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Williams hails ‘visionary’ Sir Courtney

Williams hails ‘visionary’ Sir Courtney
First Governor of the Central Bank, Sir Courtney Blackman (left), chatting with his successors (from left) Calvin Springer, Winston Cox, Dr Marion Williams and current Acting Governor Cleviston Haynes at the renaming of the Grand Salle to the Courtney Blackman Grande Salle. (FILE)

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Former Governor of the Central Bank of Barbados, Dr Marion Williams, hailed one of her predecessors as a visionary who set high standards and strategic goals for the development of the institution and its staff.

Williams paid tribute to the late Sir Courtney Blackman, Barbados’ first and longest serving Central Bank Governor, who passed away this week in the United States at age 88.

The full statement follows:

The passing of Sir Courtney Blackman is a sad moment for all Barbadians whether or not they knew him. Sir Courtney has left a lasting mark not only on the Central Bank of Barbados where he served with distinction, but on Barbados generally.

He was a visionary. He set high standards for the Bank and conveyed to his staff that nothing else was good enough. He also set himself goals for the Bank and instituted strategic planning in order to achieve those goals. He believed in education and training of his staff and would send them on attachments to prestigious institutions.

Similarly, he launched an education programme in economics and central banking in Barbados so that the ordinary man could understand terms like the ‘balance of payments’ etc. and know how it affected him; helping the public to understand his press conferences and press releases. He was open to foreign banks even when this was not popular and would have been disturbed to learn that some were planning to leave the region.

Sir Courtney represented Barbados with distinction long before he became an ambassador, he was thoughtful and encouraged creative thinking. He saw the Bank as a centre of excellence and worked hard to make that a reality.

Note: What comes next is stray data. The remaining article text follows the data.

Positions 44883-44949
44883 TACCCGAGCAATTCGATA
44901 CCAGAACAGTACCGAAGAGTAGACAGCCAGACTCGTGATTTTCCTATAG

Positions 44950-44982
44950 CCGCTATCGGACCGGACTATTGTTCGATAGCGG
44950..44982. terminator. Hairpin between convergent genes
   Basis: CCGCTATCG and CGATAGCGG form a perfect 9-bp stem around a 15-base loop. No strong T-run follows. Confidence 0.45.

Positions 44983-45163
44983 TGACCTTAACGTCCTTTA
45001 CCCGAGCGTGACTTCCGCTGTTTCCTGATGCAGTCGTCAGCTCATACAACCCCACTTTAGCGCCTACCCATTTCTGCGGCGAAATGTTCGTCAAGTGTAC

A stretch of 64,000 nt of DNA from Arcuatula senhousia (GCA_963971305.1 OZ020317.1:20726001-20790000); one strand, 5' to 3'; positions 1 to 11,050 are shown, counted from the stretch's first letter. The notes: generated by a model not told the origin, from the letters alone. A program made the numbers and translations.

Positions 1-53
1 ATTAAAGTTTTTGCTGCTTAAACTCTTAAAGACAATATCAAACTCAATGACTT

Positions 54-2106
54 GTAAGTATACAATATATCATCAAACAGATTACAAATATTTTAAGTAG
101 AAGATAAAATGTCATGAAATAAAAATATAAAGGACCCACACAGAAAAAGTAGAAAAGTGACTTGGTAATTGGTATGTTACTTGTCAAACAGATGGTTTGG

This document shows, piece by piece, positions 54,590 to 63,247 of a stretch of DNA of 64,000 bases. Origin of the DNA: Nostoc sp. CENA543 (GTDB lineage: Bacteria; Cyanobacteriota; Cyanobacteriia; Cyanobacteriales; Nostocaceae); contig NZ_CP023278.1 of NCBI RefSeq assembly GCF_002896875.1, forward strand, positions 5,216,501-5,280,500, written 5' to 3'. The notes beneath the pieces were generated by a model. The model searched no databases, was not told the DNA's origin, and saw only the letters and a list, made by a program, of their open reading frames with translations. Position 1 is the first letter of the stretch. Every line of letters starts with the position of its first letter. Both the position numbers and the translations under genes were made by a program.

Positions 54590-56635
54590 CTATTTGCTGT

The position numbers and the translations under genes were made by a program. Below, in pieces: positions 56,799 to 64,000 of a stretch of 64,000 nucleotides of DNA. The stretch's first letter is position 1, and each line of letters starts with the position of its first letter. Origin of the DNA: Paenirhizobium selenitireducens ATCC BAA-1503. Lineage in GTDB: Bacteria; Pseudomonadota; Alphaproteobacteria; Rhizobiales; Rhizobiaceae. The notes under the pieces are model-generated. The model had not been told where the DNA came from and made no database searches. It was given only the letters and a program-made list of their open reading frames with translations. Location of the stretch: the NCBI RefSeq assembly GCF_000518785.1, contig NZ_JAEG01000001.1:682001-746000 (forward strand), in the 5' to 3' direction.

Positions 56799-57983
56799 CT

Outside of Barbados he helped to frame a concept of the Barbadian intellectual as a thoughtful but practical thinker who appreciated the challenges and compromises of small economies in a world which favoured the powerful, but who continued to work toward overcoming them.

Though he was essentially a Central Banker, he believed that management and management practices were critical to obtaining good outcomes for any institution, not only for the public sector but the private sector as well, and he emphasised this whenever he had the opportunity. In fact, he would frequently quote his favourite management thinker – Peter Drucker – to make his point. As a result of his belief in the importance of good management, several central bankers, and others as well, benefitted from management courses put on locally.

He believed in the social obligation of public institutions and the Central Bank building and the Frank Collymore Hall were examples of his contribution to encouraging cultural and intellectual activities in Barbados, not only by Barbadians but for Barbadians. The Hall and the Grande Salle are examples.

Most importantly he developed a culture of intellectual exchange in the Bank and believed that his staff should be represented in as many international conferences as possible and affordable. As a consequence many of his ex-staff were able to fill top positions in other organisations inside and outside of Barbados. He saw this as a contribution of the Bank to society.

Sir Courtney was able to realize much of his vision for the Bank and by extension for Barbados and we who shared space in the Bank and in the island with him can attest to his outstanding contribution.

I wish to extend our deepest condolences to his family.

May he rest in peace. (PR/SAT)